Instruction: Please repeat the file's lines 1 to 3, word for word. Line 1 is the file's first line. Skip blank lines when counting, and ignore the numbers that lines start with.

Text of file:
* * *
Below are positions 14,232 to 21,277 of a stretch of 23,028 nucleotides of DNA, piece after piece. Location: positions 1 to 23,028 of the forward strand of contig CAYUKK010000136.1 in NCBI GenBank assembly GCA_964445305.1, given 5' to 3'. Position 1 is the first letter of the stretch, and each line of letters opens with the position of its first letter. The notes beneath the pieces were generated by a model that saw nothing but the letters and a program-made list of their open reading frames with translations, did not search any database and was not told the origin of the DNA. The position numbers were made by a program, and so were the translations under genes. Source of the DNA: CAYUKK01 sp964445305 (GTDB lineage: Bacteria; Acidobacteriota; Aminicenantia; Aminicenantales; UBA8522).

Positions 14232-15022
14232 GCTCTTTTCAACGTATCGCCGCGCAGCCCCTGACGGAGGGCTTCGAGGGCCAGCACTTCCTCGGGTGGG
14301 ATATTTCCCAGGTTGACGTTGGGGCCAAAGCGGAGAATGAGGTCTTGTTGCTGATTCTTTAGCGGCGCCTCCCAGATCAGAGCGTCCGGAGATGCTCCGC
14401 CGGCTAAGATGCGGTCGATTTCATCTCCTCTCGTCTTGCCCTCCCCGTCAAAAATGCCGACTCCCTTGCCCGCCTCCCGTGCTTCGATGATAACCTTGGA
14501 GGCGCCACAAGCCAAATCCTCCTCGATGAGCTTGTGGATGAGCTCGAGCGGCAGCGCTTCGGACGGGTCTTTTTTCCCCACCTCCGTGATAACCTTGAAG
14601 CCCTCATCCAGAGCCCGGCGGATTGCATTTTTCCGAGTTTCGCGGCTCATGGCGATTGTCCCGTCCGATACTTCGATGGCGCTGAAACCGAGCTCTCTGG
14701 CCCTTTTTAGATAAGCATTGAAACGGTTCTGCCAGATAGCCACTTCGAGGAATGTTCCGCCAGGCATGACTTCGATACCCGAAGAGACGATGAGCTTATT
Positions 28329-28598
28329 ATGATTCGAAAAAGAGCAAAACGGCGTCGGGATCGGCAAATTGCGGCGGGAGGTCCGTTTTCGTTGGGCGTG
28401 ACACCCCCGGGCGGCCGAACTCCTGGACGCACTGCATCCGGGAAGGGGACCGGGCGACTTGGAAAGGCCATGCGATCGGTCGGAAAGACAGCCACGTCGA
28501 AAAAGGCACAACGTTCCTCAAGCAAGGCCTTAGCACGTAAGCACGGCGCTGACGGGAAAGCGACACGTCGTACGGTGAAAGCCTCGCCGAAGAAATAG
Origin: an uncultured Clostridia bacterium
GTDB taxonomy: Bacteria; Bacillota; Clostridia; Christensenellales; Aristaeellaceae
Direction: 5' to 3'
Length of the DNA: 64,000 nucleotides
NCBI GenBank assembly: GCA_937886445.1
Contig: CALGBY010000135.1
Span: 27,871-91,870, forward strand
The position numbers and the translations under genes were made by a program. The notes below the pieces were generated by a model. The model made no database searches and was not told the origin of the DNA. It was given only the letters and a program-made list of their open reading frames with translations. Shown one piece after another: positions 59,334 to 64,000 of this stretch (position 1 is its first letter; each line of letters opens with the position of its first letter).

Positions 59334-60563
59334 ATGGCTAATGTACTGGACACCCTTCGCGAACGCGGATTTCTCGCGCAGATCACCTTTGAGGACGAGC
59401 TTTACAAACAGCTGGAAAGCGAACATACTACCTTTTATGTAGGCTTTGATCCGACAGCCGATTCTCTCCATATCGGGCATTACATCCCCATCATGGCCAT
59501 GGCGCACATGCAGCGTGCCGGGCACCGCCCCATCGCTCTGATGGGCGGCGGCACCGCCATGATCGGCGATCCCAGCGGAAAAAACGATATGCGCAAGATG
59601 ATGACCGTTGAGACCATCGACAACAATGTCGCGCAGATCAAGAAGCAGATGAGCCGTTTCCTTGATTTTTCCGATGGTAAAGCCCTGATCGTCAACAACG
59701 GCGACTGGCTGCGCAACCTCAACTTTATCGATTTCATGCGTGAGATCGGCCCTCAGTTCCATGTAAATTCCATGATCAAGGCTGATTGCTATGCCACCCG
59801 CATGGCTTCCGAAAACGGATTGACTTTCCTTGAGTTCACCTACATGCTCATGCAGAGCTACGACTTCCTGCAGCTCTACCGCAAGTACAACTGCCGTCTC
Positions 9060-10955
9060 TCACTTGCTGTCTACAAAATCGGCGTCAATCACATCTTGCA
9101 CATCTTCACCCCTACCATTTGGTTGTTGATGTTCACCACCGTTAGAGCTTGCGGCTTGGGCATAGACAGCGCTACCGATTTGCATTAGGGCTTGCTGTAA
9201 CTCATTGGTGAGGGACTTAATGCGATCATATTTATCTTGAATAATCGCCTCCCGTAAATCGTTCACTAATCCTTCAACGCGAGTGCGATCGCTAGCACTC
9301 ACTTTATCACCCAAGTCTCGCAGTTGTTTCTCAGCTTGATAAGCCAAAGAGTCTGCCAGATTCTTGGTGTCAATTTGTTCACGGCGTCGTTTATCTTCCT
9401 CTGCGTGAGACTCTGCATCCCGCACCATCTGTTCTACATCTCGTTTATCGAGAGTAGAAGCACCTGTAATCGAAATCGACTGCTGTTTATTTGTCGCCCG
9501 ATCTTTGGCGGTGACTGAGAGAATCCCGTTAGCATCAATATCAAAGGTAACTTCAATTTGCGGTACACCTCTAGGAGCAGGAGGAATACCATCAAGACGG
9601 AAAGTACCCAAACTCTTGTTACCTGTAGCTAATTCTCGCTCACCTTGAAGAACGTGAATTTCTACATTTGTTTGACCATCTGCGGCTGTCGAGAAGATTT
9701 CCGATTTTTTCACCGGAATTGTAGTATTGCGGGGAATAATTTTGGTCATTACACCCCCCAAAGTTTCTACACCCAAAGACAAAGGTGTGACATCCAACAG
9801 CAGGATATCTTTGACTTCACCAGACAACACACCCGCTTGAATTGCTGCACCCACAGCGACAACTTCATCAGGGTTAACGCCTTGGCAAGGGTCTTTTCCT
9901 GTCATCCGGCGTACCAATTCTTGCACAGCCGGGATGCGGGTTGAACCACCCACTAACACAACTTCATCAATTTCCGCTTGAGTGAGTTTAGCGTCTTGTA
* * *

Below are positions 14,232 to 21,277 of a stretch of 23,028 nucleotides of DNA, piece after piece. Location: positions 1 to 23,028 of the forward strand of contig CAYUKK010000136.1 in NCBI GenBank assembly GCA_964445305.1, given 5' to 3'. Position 1 is the first letter of the stretch, and each line of letters opens with the position of its first letter. The notes beneath the pieces were generated by a model that saw nothing but the letters and a program-made list of their open reading frames with translations, did not search any database and was not told the origin of the DNA. The position numbers were made by a program, and so were the translations under genes. Source of the DNA: CAYUKK01 sp964445305 (GTDB lineage: Bacteria; Acidobacteriota; Aminicenantia; Aminicenantales; UBA8522).

Positions 14232-15022
14232 GCTCTTTTCAACGTATCGCCGCGCAGCCCCTGACGGAGGGCTTCGAGGGCCAGCACTTCCTCGGGTGGG